Pol-Edouard Flores illustrates retro characters and games with his spontaneous approach to drawing
With a touching journey that recounts his struggle with mental health and developing his style while hospitalised, the France-based illustrator now talks about his arrival at a more colourful oeuvre and life.
- Yaya Azariah Clarke
- 19 September 2023
In a sea of high top fades, cyborgs, laser blasters, and action and sci-fi film references, France-based illustrator Pol-Edouard Flores puts the 80s in our faces. Using screen printing methods, acrylic paint on canvas, as well as pens and airbrush on paper, he adds a colourful burst to retro games, film franchise icons and universes-at-large. Grace Jones becomes Blade Girl and Mr T turns T-Rex, as he stretches the world of sci-fi with a retro but futuristic quality – leaving us to wonder what the genre would be if these larger-than-life actors took on such characters. Originally inspired by the Renaissance masters, and building the foundations of his drawing skills from their artworks, he has now combined his learnings with a raw approach to drawing and storytelling. “I try to not get stuck in following only one road, I believe in trying new things,” he tells us.
Born in Paris and moving around to a number of cities, Pol-Edouard came to his style during his time spent sectioned in a London mental health ward in 2015. “No computer, no phone, so I had all the time to read and learn perspective. I started drawing cyborgs in a sort of automatic way, without sketching and without any idea of what the final results would be,” he tells us. During the 18 months spent in hospital his friend and screen printer Tristan Pernet began printing his drawings for a cyborg zine he was creating at the time. “I started with only three colours – cyan, magenta and yellow. And, after mixing them I had a palette of seven colours, blue and yellow make green, magenta and yellow make red and with all three colours mixed, you have a dark brown. I was trying to focus on the lighting on the bodies and the face, to give that feeling you get from 80s movies,” he adds. After finishing the drawings, he then traced all of the colours onto every layer, getting them ready for screen printing, and the process has followed him throughout his practice years later.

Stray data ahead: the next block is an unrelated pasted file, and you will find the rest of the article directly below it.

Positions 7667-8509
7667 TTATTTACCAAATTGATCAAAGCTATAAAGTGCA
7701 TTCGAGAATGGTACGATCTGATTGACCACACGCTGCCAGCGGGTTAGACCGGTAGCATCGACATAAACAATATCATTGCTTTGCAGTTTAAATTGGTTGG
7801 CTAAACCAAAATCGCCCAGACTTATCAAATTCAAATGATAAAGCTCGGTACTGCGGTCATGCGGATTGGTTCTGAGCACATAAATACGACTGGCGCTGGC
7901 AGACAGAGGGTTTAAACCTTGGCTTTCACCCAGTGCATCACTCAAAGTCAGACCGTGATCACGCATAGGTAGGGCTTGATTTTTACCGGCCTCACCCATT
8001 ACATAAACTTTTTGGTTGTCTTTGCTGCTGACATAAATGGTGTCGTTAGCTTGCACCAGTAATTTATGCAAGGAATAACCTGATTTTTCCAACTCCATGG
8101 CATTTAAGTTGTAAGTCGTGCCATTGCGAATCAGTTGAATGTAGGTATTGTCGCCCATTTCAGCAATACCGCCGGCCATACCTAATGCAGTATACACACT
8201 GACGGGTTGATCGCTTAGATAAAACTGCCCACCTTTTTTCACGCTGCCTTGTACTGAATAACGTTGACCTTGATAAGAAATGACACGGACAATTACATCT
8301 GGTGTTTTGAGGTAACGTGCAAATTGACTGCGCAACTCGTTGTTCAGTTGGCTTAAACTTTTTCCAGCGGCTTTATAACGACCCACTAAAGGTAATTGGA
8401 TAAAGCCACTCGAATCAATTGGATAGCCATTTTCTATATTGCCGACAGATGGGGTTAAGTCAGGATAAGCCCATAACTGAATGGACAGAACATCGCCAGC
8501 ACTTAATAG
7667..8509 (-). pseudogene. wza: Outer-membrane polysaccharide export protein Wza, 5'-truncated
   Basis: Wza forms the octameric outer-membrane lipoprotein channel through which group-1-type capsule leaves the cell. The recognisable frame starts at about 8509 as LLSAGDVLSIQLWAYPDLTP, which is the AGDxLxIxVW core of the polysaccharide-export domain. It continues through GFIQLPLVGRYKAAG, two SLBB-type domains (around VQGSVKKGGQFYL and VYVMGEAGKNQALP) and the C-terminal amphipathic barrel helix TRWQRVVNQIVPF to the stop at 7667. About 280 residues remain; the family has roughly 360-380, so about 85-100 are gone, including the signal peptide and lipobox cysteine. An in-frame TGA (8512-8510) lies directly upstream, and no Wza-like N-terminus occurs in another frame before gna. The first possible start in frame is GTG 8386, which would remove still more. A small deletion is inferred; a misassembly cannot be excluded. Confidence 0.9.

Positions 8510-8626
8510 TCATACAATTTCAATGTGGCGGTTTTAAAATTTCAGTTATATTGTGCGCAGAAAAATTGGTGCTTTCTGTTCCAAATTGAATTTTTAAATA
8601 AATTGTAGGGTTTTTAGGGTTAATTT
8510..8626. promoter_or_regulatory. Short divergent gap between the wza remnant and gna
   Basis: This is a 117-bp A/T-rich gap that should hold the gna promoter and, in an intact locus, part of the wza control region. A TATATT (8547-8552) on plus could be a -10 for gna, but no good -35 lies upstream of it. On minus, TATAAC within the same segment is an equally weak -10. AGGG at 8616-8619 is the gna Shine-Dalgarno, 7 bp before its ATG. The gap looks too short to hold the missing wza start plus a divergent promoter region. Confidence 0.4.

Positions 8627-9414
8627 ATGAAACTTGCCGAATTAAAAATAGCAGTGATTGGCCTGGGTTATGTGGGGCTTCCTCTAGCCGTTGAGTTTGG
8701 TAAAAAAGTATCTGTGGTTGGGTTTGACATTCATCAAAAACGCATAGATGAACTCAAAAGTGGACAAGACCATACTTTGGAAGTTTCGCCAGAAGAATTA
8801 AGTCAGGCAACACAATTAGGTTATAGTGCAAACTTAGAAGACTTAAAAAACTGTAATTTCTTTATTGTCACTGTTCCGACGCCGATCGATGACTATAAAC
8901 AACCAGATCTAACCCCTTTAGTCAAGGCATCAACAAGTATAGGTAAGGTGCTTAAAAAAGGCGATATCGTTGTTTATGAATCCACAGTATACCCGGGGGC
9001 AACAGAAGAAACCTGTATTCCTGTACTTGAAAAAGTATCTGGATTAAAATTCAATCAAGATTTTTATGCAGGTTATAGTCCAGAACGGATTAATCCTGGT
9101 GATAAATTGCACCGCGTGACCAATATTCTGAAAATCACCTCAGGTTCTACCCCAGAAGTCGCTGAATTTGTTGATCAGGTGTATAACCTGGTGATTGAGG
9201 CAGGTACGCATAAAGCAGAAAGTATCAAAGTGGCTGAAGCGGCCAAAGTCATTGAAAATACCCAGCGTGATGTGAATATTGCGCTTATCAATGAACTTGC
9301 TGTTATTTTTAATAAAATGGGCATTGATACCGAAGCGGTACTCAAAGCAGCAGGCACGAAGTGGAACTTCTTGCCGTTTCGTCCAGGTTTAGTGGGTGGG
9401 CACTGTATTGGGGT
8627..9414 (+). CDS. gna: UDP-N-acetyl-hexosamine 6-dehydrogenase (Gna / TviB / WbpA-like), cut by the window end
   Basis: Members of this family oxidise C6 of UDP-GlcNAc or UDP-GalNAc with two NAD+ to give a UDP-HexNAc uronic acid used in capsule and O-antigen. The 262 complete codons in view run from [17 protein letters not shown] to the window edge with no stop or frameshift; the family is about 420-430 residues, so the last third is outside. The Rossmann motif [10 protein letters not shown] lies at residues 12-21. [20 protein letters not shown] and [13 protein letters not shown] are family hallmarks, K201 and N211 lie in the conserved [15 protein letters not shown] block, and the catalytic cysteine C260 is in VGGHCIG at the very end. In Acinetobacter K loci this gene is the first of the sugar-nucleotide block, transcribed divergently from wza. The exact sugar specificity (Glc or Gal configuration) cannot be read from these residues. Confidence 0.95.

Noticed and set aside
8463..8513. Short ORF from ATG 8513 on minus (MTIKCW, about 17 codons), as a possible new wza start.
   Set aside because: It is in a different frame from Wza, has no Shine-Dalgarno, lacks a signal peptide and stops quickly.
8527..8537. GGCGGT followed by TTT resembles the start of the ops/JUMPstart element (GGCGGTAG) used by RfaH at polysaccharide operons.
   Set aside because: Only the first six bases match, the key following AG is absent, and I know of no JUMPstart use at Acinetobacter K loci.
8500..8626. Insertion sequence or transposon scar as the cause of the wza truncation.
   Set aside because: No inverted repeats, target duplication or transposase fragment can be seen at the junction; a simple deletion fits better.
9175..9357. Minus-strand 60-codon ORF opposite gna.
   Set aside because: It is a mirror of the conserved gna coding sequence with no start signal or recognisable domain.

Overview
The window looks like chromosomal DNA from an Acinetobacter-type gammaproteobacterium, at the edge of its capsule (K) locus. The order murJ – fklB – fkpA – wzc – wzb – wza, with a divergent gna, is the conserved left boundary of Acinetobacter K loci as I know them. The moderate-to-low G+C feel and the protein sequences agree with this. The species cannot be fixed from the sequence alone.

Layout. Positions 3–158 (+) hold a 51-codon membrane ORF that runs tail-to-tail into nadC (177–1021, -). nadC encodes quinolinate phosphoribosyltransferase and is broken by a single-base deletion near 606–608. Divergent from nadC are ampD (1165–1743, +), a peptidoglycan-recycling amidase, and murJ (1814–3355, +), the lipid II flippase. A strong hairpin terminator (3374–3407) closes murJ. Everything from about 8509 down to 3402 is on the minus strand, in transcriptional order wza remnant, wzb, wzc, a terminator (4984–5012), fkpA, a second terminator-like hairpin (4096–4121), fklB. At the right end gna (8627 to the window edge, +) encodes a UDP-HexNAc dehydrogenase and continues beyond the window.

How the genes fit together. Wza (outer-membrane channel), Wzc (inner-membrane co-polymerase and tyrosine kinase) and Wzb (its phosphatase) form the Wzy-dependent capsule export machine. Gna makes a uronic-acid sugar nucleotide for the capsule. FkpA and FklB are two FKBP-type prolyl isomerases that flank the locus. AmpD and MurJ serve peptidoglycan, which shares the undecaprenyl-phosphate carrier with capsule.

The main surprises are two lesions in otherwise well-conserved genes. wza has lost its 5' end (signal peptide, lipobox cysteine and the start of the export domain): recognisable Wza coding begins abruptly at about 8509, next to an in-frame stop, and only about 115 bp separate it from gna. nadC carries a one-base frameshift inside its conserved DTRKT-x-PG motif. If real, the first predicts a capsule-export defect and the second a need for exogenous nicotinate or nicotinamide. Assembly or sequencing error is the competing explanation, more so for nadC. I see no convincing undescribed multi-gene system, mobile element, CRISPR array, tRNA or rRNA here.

Learning not to become dependent on sketching or outlines, Pol-Edouard embraces mistakes as a key part of the process. “When I was younger, I found that the best sketches were the ones I did spontaneously, and whenever I tried to copy it for a larger drawing or painting, I lost all the energy I had in the initial one.” He adds: “It’s the best feeling – accepting the marks you’ve made instead of starting over.” In his earliest “automatic drawing,” Cyborg (with the axe), the colours take on a particular pattern that highlights the character’s form, because of their contrast. “To this day, it is my favourite because it acts as a reminder of the time I spent in the hospital, not only being locked up to recover my mental health, but a time of great creativity that has become useful for my new life after all those troubles.”
Ultimately, Pol-Edouard’s oeuvre honours all things retro, but he is not living in the past, as his techniques bring them into the present and elevates our perspective for the future. With a new print zine coming alongside an exhibition in Marseille, that is but two things that have brought the illustrator full circle, as he tells us: “I am working with patients in a psychiatric hospital right now, helping them with drawing techniques to hopefully make their stay easier.”
Pol-Edouard: Bladegirl (Copyright © Pol-Edouard, 2023)
About the Author
Yaya (they/them) is an editorial assistant at It's Nice That, with a particular interest in Black visual culture. They have previously written for publications such as WePresent, and worked as researcher and facilitator for Barbican and Dulwich Picture Gallery.